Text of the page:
Turbulence House 04
[Turbulence House by Steven Holl Architects]

There’s a curious movement that has been gaining momentum in the architectural world over the last decade and, whether you know it or not, you’ve probably witnessed some of the evidence. The examples are beautifully foreign, evoking visions of a sublime existence free from the monotony of everyday objects. There aren’t any dishrags upsetting the harmony in these environments, no electrical outlets cluttering the tranquility, and even the kitchen hood has been eliminated to maintain perfect visual cohesion. An antiquated collection of found objects, precariously arranged on a bookcase or coffee table, lends an esoteric narrative to the space. Bespoke handmade bowls escape a life of utility and, instead, grace the cabinetry as sculptures would a museum. Outside, the surrounding landscape is perpetually void of vehicles. In fact, there never even seems to be access to these sites (how the heck did the photographer get there and where did they park?). Gutters, downspouts and, for that matter, roof planes don’t have any business in this setting.

Desert Nomad Cubes plan 01

Desert Nomad Cubes 01

Desert Nomad Cubes 02
[Desert Nomad Cubes by Rick Joy Architects]

These are but a few common characteristics of installation art — defined as an artistic genre of three-dimensional works that are often site-specific and designed to transform the perception of a space. (Thanks, Wikipedia.) And there’s nothing wrong with that in and of itself. Art should have value whether it hangs on a wall or sits on a foundation. These works serve a specific clientele, they advance creativity in the world, and they provide artistic inspiration to the design-minded. All of which are attributes we admire and seek out for ourselves and our community.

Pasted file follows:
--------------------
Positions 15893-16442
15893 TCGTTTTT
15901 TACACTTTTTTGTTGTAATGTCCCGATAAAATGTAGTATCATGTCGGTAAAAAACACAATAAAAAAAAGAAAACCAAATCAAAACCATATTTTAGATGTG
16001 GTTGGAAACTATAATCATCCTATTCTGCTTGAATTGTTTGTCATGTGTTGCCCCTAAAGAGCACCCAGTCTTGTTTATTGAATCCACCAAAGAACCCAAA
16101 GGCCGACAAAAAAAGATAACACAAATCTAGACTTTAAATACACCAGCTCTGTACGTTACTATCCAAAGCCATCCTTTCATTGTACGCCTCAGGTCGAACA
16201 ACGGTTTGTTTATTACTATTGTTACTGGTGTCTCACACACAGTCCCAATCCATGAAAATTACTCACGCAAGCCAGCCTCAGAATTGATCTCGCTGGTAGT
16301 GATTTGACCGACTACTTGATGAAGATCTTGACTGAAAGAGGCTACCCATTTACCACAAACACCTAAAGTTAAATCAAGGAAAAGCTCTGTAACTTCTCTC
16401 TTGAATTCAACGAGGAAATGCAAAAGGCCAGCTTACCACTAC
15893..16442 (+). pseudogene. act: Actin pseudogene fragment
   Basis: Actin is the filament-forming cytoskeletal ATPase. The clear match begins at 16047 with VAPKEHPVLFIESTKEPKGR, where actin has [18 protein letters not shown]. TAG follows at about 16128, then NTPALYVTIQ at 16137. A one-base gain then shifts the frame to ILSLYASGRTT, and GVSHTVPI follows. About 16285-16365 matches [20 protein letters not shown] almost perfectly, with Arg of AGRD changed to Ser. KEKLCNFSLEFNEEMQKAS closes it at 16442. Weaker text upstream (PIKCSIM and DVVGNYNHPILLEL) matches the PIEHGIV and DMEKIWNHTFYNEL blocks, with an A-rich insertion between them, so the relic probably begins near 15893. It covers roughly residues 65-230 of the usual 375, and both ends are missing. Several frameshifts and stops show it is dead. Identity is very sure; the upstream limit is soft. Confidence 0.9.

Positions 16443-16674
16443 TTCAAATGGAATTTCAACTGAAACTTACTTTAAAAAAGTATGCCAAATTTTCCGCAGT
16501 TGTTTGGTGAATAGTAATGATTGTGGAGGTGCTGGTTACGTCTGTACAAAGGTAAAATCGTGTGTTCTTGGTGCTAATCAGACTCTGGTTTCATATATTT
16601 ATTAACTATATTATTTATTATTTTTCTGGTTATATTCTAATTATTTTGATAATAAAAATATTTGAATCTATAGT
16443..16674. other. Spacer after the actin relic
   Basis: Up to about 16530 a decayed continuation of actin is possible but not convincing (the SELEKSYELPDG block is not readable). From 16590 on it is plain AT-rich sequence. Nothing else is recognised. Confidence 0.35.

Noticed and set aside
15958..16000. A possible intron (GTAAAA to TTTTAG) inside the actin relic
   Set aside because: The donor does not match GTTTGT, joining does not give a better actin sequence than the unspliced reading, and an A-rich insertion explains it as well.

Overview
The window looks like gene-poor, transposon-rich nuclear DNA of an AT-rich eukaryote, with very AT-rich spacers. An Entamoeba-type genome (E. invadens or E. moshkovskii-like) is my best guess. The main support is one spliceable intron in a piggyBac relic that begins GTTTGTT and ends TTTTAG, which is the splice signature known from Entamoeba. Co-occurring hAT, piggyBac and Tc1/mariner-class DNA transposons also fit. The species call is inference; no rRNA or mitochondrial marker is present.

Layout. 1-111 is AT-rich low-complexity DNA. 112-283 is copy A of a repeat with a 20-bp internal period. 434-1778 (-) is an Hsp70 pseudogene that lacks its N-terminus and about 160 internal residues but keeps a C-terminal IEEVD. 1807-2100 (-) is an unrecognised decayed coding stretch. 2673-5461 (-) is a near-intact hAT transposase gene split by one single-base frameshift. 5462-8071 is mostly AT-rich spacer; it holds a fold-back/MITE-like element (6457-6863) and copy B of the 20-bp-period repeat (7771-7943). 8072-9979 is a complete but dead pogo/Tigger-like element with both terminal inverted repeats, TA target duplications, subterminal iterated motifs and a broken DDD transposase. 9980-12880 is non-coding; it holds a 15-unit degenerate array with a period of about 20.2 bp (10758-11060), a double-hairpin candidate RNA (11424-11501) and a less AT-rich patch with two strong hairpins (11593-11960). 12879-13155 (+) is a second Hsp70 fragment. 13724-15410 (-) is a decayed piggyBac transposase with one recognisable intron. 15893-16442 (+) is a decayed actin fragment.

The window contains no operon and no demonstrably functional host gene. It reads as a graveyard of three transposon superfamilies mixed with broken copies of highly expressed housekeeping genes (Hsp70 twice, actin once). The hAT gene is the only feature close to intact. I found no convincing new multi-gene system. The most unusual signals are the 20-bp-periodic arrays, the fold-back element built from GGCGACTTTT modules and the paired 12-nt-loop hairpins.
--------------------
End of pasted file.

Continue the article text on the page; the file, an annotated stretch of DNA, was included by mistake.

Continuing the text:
House II plan

Design: Eisenman Architects
[House II by Peter Eisenman Architects]

The trouble occurs when we start referring to installation art as houses. When we lump them in the same category with houses for living, things get messy. Evaluated as dwelling, the art is often criticized for its lack of practicality and, well, livability. On the flip side, houses for living that are measured against these curated examples always fall short of an unattainable stylized purity. We’re not suggesting that either paradigm is better or worse, right or wrong, but simply that they are fundamentally different in nature from one another.

Turbulence House 01


Turbulence House 03
[Turbulence House by Steven Holl Architects]

What becomes important here is creating a distinction. Pure art is not intended to be lived in (granted, you could conceivably spend a few days in these installations, but it would be on par with spending the night at MOMA). Likewise, true houses don’t aspire to be gallery pieces, they have different goals (like livability, for instance). Intermingling the two is harmful to architecture and art alike.

As designers and builders of houses for living, we’re proposing that this distinction provides a healthy break. Art installations can be evaluated as thought-provoking pieces to dreamily look upon and temporarily indulge in inhabiting. And houses for living can be measured as functional, beautiful dwelling spaces for a lifetime. It’s our intent to provide a different filter in which to view this situation. With any luck it simplifies the equation and sidesteps the misunderstandings so common between the two. Both types of built work ought to be appreciated for the specific experience they aim to offer.

Cheers from Team BUILD